Schmitz said: ‘We are close to the workforce.
‘Our agility will be lost if we are influenced from outside.’
The statements come after a months-long effort from Swedish union IF Metall to get Tesla’s German plant to sign a collective agreement after the union sent the automaker a strike notice in October.
The union later worked with Sweden’s transport agency and mail provider to withhold license plates from Tesla, though it was threatened with fines from the country after the automaker filed dual lawsuits in late November.
Meanwhile, the third day of the strike at Spanish airports has which started last Saturday caused massive disruption across Spain on Monday.
Amongst employees who are not part of the minimum service agreement, there is currently a 17.5 per cent follow-up rate on average.
The Iberia Group has planned 539 flights for today, and as of now, 80 have already been completed. The company is actively working to resolve the baggage issues that arose in Bilbao, Barcelona, and Gran Canaria on Monday, ensuring prompt delivery to customers.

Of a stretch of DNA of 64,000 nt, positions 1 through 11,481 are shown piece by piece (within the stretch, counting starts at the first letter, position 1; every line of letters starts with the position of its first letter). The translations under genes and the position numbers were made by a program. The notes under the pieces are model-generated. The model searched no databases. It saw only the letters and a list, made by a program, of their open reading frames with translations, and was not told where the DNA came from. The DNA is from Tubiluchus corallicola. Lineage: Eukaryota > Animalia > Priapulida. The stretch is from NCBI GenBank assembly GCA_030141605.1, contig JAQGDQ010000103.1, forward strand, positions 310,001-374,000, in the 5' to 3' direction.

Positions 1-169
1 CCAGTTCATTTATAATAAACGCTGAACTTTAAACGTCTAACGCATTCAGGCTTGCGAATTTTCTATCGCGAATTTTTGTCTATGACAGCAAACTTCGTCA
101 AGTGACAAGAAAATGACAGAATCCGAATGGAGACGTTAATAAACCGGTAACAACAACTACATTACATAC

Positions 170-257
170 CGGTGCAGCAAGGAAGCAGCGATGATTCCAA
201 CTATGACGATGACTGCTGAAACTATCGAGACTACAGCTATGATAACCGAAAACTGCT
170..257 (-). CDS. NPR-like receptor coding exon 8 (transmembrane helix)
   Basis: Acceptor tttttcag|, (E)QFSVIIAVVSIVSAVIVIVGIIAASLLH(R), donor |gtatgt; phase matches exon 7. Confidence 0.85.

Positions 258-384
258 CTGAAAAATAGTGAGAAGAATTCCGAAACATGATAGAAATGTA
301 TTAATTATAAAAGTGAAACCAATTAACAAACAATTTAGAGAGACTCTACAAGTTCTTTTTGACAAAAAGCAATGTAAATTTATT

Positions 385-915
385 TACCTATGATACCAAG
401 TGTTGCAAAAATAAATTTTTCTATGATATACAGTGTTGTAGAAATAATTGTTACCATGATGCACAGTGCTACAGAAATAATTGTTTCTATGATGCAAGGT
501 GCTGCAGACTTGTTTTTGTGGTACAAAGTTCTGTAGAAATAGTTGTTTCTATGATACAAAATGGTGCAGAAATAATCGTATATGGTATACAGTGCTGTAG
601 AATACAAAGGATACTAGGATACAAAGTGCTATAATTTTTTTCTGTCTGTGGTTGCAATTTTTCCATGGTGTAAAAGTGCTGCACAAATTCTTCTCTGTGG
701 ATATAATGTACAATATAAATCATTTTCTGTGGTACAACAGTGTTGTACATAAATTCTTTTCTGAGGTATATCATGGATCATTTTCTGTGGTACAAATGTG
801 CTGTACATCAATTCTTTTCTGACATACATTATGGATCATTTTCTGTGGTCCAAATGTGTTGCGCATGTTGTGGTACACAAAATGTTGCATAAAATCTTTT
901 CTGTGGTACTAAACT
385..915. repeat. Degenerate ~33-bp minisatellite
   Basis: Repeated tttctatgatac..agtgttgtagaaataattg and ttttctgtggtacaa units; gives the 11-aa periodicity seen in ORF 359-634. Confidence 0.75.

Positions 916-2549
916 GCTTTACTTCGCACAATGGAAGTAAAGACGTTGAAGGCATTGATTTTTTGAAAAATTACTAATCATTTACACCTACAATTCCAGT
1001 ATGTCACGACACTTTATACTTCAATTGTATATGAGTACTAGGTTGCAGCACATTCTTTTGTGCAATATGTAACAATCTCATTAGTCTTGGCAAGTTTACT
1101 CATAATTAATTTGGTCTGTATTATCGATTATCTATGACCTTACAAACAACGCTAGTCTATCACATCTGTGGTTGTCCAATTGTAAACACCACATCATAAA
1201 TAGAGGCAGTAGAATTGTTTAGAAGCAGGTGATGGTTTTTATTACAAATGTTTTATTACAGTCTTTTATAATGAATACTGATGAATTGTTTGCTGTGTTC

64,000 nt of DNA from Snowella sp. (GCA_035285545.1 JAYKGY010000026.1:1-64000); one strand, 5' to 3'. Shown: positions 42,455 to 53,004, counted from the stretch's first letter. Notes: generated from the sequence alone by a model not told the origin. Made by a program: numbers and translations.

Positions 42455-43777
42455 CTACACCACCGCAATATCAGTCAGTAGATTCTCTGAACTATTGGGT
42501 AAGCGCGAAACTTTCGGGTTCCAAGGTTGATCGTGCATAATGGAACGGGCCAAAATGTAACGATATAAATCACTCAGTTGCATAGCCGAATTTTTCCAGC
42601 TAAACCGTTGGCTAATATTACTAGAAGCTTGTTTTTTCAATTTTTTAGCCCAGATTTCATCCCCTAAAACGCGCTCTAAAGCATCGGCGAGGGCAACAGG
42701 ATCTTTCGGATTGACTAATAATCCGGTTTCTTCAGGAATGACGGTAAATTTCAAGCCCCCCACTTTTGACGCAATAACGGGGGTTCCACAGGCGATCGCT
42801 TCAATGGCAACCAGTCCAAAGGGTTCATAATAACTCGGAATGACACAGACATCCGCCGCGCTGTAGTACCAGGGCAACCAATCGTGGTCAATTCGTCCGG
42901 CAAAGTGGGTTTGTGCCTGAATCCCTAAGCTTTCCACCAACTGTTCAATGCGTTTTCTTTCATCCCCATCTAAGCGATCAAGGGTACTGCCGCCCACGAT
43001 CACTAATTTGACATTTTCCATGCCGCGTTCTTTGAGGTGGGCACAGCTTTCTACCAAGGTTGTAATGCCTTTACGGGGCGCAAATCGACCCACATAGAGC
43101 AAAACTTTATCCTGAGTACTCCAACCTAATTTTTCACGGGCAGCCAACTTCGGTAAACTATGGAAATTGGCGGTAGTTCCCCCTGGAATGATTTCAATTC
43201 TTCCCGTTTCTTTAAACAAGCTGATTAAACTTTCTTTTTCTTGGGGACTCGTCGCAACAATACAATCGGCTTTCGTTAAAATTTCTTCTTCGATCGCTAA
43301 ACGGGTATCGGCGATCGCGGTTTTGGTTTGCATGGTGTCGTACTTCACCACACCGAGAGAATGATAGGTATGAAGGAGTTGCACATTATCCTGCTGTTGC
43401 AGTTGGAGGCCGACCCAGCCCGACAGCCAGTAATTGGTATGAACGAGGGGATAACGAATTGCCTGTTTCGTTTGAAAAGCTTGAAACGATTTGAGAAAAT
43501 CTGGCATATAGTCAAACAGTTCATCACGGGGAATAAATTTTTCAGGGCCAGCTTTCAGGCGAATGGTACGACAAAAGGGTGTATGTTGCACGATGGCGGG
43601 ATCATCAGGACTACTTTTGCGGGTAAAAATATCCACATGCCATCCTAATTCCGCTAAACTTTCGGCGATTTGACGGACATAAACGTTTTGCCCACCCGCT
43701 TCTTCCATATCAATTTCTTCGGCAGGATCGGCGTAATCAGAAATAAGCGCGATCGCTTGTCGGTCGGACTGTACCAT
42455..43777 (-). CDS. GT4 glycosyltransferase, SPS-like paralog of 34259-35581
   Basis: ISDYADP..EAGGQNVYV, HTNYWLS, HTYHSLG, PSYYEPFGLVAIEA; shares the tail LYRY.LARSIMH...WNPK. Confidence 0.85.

Union representatives from the UGT and CCOO unions reported that on Friday, 750 pieces of luggage were left behind and not loaded onto flights, while the Iberia Group managed to transport 30,000 pieces of luggage on the same day.
Throughout the night and early hours of this morning, a significant portion of this luggage is being dispatched to its destinations either via road or alternative flights.
Iberia once again extends its apologies for any inconvenience caused by the ongoing strike organised by the unions.
The company expresses gratitude to all its customers, including passengers and airlines served by Iberia Airport Services, for their understanding and patience during this period.
As well as the baggage strike there is also an ongoing strike by security work being carried out by the Ilunion Seguridad union. The strike started on 1st January and will carry on until Sunday 14th.
The action will take place for two hours each day, from 8.45-9.45am and from 6-7pm.